Prince Harry’s highly anticipated memoir that lifts the lid on his personal life and the inner workings of the royal family has been released today (10 January) to critics who describe the book as “absurd”, “chaotic” and “emotionally charged.”
The 416-page ghost-written autobiography, Spare, is the Duke of Sussex’s first book. Its contents, which are well-known by now, cover everything from family feuds to Harry’s virginity story and penile frostbite. It comes after Harry completes his confessional tour between TV broadcasters (ITV, CNN, ABC) to promote the book that addresses his claims in greater detail.
The Independent’s Lucy Pavia writes that while the duke’s wife, Meghan, “might be the natural on camera”, Harry, “seems to hit his stride on paper, his voice more authentic than the Californian inflections he slipped into while being interviewed with Meghan for their great soufflé of a Netflix docuseries”. Pavia writes: “This book doesn’t so much lift the curtain on private royal life than rip it off and shake out its contents.”
Pavia adds: “But it’s also richly detailed and at times beautifully written; if Harry is going to set fire to his family, he has at least done it with some style.”
The Guardian’s Charlotte Higgins writes that while Spare is “compassion-inducing, frustrating, oddly compelling and absurd”, it’s a “failed attempt to reclaim the narrative” by Prince Harry. Higgins continues: “Harry is myopic as he sits at the centre of his truth, simultaneously loathing and locked into the tropes of tabloid storytelling, the style of which his ghostwritten autobiography echoes.”
Meanwhile, Spare is described as a “therapy session” for the Duke of Sussex, according toThe Times’ James Marriott, where readers get a “weirder, more complex Harry” who is “quite a different Harry from the cool, square-jawed metrosexual Californian on the cover”. Marriott expresses that “there is not enough space here to detail how much Harry hates the press”, while pointing at the hypocrisy of the tell-all memoir: “although he claims to despise the intrusions of the press, Harry craves being the centre of attention.”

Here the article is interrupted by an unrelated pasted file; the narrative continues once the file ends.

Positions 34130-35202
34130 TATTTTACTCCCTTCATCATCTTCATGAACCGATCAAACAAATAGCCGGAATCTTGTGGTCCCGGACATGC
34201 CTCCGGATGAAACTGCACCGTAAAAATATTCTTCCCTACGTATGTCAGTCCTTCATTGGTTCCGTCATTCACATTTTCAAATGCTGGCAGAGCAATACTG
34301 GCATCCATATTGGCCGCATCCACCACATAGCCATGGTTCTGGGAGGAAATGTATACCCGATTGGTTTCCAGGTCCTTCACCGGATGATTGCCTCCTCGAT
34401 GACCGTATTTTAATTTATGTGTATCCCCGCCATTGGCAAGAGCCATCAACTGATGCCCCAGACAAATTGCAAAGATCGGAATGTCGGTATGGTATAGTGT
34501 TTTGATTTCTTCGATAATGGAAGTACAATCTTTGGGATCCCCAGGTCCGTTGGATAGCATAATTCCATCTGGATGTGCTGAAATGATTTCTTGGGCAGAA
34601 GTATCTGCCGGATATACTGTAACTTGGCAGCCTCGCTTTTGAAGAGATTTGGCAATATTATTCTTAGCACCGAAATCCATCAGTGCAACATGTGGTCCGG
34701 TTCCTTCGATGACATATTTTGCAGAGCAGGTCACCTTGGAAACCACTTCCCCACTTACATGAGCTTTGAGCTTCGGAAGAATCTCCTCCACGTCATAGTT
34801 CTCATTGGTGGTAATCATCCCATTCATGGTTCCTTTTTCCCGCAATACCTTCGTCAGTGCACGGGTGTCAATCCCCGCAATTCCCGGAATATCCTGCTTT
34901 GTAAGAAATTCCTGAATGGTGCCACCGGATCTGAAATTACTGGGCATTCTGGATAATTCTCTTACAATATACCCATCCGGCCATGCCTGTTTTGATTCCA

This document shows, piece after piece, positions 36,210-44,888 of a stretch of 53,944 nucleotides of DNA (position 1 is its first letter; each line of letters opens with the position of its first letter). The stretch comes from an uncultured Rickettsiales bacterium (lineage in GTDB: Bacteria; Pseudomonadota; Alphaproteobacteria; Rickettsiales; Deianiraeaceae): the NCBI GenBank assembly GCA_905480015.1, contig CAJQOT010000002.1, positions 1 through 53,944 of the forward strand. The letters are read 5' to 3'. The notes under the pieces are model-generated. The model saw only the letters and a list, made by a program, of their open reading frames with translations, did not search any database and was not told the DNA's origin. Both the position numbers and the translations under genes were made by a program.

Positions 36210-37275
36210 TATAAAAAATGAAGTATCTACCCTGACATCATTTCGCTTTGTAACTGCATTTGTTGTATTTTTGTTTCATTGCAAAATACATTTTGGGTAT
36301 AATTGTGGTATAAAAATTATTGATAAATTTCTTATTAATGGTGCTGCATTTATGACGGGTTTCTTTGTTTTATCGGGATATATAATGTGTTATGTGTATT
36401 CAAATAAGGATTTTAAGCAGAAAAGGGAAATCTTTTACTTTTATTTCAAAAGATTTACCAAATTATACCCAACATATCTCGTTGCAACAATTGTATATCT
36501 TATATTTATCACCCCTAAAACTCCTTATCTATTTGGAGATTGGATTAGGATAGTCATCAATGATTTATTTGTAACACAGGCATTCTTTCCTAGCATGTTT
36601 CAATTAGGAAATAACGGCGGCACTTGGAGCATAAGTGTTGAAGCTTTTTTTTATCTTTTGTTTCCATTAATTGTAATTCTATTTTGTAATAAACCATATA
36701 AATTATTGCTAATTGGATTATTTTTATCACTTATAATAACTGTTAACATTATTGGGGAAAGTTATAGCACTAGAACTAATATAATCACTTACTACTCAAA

Both reviews in The Guardian and The Times note how Prince Harry has taken the press reportage of his and his mother’s life very personally. Higgins notes: “For years, it seems, he devoured every syllable published about him,” while Marriott states, “Harry reads what’s written about him and knows individual journalists by name.”
Both similarly note that, throughout the memoir, Prince Harry grumbles about the things that the average person might call luxury. Marriott notes how Harry “endlessly complains that he’s forced to inhabit pokier bedrooms than his brother”. Higgins remarks that Harry’s complaint about the darkness of his Kensington Palace basement residence, where the windows were blocked from the light by a neighbour’s 4x4, “will seem insulting to those who can’t find a home, or afford to heat one”.
The Telegraph’s Anita Singh, however, writes that some things are better left unsaid, regarding the intimate details the duke shared about his personal life. The memoir, in Singh’s words, is a painful reminder that Harry is a “boy who never recovered from his mother’s loss”. Singh added: “Your heart breaks for him on every page that mentions Diana. He doesn’t want to let go of the pain because that is all he has left to remember her by.”
Financial Times’ Henry Mance writes that out of the Sussex’s Oprah interview and six-part Netflix documentary, Spare“is the most bearable and revelatory” of Prince Harry’s outpour. According to Mance, Spare is the “most insightful royal book in a generation”.
The reviews, on all accounts but one, note that Harry’s ghostwriter, JR Moehringer, who previously wrote tennis player Andre Agassi’s memoir, Open, has done a good job. The narrative and the writing itself are praised as “stylish” byThe Independent, while The Financial Times claims Harry’s story “is told sensitively and at times movingly” and The Telegraph says “Moehringer has done a very good job here”.